Ethics & Public Policy Center

On the Tenth Anniversary of a Breakdown



In the late summer of 1997, I fled Washington with 20 linear feet of files, a Toshiba laptop, and two magnums of Kentucky’s finest, and hightailed it to Divine Redeemer rectory in Hanahan, South Carolina.

There, for a busy week, Father Jay Scott Newman generously provided southern and Catholic hospitality while I tried to figure out how to fit the extraordinarily busy life of Karol Wojtyla, Pope John Paul II, inside the covers of a publishable book. The result was a 124-page outline that stood up well when I got to writing Witness to Hope.

My keenest memory of that period, though, is of sitting with Father Newman at night, sipping a meditative bourbon, turning on the news, and watching an entire country — Great Britain — have a nervous breakdown in the wake of the death of the Princess of Wales, killed in a Paris auto accident.

Some of the essential background to that staggering week in September 1997 comes into lurid, fascinating focus in Tina Brown’s The Diana Chronicles (Doubleday). I’m not usually an admirer of Ms. Brown’s buzz-driven style of journalism, with its combination of salaciousness and archness. Yet, despite salaciousness in spades, The Diana Chronicles is full of genuine insight into the wreckage caused by dysfunctional noble families in an age of media prurience, an age in which the only real aristocracy is what Ms. Brown neatly dubs “the aristocracy of exposure.”

In the Victorian 19th century, English editor and political theorist Walter Bagehot wrote that “a princely marriage is the brilliant edition of a universal fact, and, as such, it rivets mankind.” That Bagehotism, endlessly repeated when the Prince of Wales married Lady Diana Spencer in 1981, now seems an indictment of gullibility.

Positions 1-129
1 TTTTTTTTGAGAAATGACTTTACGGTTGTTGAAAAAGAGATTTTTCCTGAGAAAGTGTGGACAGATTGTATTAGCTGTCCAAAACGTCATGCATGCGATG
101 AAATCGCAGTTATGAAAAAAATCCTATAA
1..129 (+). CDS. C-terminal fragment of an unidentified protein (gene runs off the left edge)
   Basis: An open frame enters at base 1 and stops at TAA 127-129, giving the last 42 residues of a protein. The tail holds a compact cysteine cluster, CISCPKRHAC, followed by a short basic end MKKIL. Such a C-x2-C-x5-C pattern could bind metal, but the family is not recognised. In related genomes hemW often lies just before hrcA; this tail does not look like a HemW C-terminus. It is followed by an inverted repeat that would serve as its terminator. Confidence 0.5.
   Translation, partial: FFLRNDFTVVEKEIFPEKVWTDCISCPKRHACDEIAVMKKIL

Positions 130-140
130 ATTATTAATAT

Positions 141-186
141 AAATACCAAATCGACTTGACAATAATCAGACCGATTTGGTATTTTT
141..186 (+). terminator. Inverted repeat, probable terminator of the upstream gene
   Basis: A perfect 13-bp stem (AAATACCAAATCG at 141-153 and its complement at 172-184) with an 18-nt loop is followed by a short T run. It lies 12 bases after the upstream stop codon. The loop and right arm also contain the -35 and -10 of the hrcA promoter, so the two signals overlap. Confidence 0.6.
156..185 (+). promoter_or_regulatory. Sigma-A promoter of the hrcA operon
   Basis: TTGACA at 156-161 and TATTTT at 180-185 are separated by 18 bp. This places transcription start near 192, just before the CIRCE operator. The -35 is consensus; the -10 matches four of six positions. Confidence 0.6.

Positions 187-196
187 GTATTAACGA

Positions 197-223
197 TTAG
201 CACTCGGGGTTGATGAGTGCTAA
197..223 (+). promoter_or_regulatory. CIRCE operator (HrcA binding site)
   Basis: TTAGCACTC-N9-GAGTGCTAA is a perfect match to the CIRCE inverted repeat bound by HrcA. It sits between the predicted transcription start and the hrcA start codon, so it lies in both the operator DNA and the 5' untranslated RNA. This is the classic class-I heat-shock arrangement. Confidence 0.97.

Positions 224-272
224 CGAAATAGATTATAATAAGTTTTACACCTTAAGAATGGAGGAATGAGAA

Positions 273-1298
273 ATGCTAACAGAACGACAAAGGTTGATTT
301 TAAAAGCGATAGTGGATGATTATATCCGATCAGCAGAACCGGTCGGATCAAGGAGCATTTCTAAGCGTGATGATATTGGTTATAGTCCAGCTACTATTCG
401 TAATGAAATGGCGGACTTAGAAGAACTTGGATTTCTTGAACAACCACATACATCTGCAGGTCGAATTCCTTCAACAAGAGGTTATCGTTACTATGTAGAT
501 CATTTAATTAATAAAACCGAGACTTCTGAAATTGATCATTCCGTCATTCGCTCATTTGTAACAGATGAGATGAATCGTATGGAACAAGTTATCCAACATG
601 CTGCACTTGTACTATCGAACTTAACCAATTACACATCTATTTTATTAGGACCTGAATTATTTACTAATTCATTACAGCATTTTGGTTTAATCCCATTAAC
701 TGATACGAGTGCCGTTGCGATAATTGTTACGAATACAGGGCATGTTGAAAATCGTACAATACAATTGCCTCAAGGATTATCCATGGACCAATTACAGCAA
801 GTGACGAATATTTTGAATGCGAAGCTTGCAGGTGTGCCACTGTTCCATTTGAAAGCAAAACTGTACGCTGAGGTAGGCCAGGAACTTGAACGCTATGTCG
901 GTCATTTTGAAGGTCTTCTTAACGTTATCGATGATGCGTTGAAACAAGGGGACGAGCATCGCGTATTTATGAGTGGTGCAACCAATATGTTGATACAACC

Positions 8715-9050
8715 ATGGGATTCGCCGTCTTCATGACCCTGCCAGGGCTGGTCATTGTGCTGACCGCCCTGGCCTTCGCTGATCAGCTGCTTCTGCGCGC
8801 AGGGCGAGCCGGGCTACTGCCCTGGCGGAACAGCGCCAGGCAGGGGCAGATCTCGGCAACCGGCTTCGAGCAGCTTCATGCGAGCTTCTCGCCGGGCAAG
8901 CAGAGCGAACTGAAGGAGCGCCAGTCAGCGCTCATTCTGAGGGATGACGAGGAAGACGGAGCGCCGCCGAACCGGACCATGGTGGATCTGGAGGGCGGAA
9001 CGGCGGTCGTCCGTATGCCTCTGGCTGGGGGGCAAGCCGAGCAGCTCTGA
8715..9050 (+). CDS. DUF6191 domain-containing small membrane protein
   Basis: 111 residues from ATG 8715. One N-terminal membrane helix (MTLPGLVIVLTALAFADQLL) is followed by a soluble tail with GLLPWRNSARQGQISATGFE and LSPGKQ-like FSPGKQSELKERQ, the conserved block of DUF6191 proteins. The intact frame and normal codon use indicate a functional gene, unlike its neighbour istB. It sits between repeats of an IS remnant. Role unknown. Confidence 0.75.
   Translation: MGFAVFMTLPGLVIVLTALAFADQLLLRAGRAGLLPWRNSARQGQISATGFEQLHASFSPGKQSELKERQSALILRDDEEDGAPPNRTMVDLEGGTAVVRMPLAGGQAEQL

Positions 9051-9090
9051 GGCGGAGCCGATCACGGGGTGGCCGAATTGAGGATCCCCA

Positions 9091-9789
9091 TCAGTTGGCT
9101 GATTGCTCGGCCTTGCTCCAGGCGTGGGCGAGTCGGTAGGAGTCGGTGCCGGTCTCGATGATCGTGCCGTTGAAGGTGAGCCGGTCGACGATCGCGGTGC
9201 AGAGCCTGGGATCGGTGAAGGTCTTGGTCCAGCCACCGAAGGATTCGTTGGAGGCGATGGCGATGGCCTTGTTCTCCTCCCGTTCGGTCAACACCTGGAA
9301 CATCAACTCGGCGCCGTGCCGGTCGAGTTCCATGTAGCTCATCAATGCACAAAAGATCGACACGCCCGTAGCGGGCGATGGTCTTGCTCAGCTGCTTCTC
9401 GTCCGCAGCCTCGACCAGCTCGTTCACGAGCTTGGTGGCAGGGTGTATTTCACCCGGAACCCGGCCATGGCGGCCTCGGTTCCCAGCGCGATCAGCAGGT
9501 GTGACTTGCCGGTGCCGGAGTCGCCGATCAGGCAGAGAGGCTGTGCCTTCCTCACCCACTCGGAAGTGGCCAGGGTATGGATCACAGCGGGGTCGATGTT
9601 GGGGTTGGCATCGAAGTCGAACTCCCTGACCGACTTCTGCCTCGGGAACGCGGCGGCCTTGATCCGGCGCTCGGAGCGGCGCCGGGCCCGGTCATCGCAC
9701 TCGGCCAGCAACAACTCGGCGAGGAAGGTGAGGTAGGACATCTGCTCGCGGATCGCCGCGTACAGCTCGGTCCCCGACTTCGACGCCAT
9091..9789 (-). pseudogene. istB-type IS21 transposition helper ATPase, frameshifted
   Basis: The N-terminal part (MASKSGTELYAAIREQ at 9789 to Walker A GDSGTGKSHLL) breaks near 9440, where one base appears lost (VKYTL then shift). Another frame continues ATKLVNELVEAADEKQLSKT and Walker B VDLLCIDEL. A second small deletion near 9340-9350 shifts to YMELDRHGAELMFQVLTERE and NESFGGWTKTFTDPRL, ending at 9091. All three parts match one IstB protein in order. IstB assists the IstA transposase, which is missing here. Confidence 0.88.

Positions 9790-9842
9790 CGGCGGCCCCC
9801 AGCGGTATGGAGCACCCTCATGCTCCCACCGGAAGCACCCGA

For as The Diana Chronicles makes painfully clear, Charles-and-Diana was a disaster-in-the-making long before Earl Spencer walked his youngest daughter up the aisle of St. Paul’s Cathedral. Emotional immaturity, intellectual incompatibility, false expectations and adulteries on an epic scale combined to send the wheels flying off Cinderella’s carriage, quickly; the outcome ultimately proved as lethal to one of the parties as the marriage was wretchedly unhappy for both.

Bagehot, dedicated servant of the monarchy, was also a successful magazine editor. Yet this accomplished journalist warned his fellow-scribes that “we must not let daylight in upon the magic” — lest the monarchical magic shatter. That, Tina Brown suggests, is precisely what a desperate Diana tried to do: to shatter the monarchy by letting in, not just daylight, but the harsh floodlight of tabloid publicity, aimed at all the royals she felt had betrayed her.

She could try, because, as Brown notes, the British monarchy had “changed from an institution of power to one of representative virtue” — and was thus far more vulnerable to tales of tawdriness. Diana’s revelations of Life Among the Windsors didn’t destroy the monarchy in her lifetime. But they helped create a media climate that blasted the public reputation of her ex-husband into smithereens, with consequences that can’t be foreseen.

So now the whole nasty story is out — or is it? For, while reading The Diana Chronicles, I kept remembering those nights in Hanahan, and the British national nervous breakdown. What was that all about?

That’s not a question Tina Brown satisfactorily answers, perhaps because she doesn’t explore the spiritual emptiness of so much of contemporary British life. That emptiness helped wreck the Wales’ marriage; it was embodied, with unintentional irony, in the decision to have Sir Elton John sing at Diana’s funeral in Westminster Abbey, scants yards from the mortal remains of Edward the Confessor.

A historic Christian nation that has abandoned, culturally, its biblical heritage confronts a public tragedy, and what happens? The quiet courage of the Battle of Britain — “England can take it” — gives way to mass hysteria. An entire country becomes, for a week at least, a front-page tabloid wail.

Diana’s cultural revolution continues, as does the prurience of the British press; both previously played important roles in shaping the post-Christian society of 21st century Britain. The long-term effects on that sceptered isle are not likely to be happy ones.

George Weigel is Distinguished Senior Fellow of the Ethics and Public Policy Center in Washington, D.C. and holds EPPC’s William E. Simon Chair in Catholic Studies.

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